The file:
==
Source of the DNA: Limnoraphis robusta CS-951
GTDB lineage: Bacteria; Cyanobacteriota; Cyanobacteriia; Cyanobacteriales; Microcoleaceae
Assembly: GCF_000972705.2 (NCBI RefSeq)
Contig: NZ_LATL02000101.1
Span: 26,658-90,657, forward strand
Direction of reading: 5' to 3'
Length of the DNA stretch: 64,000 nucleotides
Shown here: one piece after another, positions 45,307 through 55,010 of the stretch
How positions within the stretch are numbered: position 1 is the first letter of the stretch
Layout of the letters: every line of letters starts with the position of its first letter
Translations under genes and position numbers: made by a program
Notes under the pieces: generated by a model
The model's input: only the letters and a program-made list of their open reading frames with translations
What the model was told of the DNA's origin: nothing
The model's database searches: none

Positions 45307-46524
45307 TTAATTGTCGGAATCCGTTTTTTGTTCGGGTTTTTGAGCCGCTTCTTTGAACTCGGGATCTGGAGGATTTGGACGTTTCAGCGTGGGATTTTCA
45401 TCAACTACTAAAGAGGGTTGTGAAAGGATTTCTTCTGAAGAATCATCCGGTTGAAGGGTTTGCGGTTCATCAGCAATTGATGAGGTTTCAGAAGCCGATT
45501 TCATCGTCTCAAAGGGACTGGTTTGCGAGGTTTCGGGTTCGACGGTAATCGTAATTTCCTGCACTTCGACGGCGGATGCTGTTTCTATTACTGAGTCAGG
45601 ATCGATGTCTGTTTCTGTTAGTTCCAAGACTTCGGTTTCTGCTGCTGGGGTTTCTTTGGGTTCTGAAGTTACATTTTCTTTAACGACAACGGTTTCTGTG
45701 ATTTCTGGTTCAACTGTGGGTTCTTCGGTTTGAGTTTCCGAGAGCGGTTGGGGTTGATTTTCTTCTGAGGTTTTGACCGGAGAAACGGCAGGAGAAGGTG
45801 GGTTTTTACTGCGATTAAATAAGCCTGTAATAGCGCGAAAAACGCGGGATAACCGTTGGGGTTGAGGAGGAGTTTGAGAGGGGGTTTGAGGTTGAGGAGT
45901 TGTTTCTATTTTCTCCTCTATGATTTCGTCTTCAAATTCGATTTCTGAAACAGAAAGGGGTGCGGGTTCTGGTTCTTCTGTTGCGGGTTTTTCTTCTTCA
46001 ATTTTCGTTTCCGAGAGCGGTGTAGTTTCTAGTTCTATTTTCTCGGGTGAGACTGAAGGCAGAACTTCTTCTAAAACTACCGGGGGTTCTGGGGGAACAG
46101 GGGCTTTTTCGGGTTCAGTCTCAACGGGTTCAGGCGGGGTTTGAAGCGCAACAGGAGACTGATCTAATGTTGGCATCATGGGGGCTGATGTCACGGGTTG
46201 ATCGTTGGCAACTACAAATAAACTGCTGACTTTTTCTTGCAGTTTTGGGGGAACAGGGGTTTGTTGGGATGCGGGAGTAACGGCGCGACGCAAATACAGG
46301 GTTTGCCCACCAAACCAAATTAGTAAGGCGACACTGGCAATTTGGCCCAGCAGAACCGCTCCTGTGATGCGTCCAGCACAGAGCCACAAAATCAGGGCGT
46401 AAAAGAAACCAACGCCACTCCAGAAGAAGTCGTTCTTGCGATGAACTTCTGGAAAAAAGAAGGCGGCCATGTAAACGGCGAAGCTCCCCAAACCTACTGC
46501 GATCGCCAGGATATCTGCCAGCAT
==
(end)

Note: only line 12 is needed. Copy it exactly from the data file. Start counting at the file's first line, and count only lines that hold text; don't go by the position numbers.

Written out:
Notes under the pieces: generated by a model